Now, does this matter? In other words, how much should we care about Posix semantics?

First of all, the testregex page demonstrates that well-respected regex implementations differ in corner cases such as match priority inside repetitions. So in practice, there does not seem to have been much demand for strict interoperability on the basis of Posix semantics. I suspect that this is largely because it is very rare to actually make use of a capture inside a repetition, and even rarer to make use of such a capture when the regex is ambiguous. Most users of regex libraries probably wouldn't notice if captures inside repetitions were completely random (and that's why the bugs in libtre which were recently caught by Chris Kuklewicz went undetected for so long.)

Secondly, it seems unlikely that there is an algorithm which can comply with strict Posix requirements in unbounded storage. If there were some practical reason to prefer the Posix specification over the "longest-last match" (or "shortest-non-empty last match") rules, then that wouldn't matter, but since there doesn't seem to be a clear practical advantage one way or the other, the requirements ought to allow for an efficient implementation, such as tagged (N)DFAs.

Posix quite reasonably removed back-references from EREs, presumably to allow for efficient implementations, and despite the fact that there are practical uses for back-references. (Indeed, most regex libraries implement them anyway, which is arguably a design flaw since it means that an untrusted regex could be a DoS attack.)

Ambiguous * matching

I don't believe that a Laurikari-style tagged (N)DFA algorithm can actually deliver Posix semantics

You are correct: Ville's TRE does not handle Posix matching of ambiguous * captures. But with a small extension (that I have in my regex-tdfa) it does deliver Posix semantics.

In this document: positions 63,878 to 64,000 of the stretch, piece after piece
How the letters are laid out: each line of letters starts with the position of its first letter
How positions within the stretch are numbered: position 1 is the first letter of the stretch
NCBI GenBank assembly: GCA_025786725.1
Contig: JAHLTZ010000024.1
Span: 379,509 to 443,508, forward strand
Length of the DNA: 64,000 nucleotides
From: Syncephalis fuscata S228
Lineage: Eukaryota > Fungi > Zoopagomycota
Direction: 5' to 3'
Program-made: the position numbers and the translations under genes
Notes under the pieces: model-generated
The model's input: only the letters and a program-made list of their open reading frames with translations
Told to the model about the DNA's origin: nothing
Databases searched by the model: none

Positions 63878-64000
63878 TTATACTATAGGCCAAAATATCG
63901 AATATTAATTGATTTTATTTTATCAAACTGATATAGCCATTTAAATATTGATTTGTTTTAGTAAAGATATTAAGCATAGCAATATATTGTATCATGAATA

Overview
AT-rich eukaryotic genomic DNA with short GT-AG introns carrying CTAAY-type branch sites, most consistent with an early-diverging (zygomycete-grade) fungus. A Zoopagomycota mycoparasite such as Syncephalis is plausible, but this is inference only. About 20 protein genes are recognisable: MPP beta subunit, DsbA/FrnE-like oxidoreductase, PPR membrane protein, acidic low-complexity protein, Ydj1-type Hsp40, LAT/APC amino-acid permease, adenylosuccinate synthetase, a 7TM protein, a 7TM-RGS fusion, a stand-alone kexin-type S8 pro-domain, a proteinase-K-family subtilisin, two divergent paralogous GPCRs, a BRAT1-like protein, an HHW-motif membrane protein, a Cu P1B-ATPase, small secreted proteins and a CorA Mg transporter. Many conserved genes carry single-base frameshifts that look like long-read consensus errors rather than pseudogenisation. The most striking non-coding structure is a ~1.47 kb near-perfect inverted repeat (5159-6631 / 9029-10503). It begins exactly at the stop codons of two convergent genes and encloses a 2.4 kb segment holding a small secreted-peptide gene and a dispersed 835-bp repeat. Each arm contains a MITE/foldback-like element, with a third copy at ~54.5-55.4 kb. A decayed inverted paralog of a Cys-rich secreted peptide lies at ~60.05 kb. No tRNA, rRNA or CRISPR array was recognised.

The categorization page at Glen Fowler's site has this bug in the REP_LONGEST column as you said. All but 4 of the 22 implementations do manage the correct "first" longest semantics. As does my implementation, by augmenting Ville's tags with additional bookkeeping. Currently my code needs O(length of searched string) storage in the worst case, but I know how to reduce that to O(number of *-operators) by performing pre-comparisons. So strict Posix requirements do not appear to require horrendous storage.

I designed my Posix bookkeeping extension for ambiguous *-operator subpatterns without checking other implementations, so there may be an even more clever scheme out there.

Personally, I will also have an option in regex-tdfa to match the last-iteration is longest semantics that are easier (and faster) to do with tags (and perhaps the equally easy and symmetric last-is-shortest mode).

But I claim that people expect the Posix first-is-longest mode because they expect the matching to be greedy. The Posix first-is-longest also means that the *-operator could be replaced by a finite repetition of the sub-pattern without changing the submatching of the last iteration. This is a useful invariant.

I am still performance tuning my code (to get memory usage down) but I am too busy with real work this week to finish it yet.

I'm anxious to see the bounded storage implementation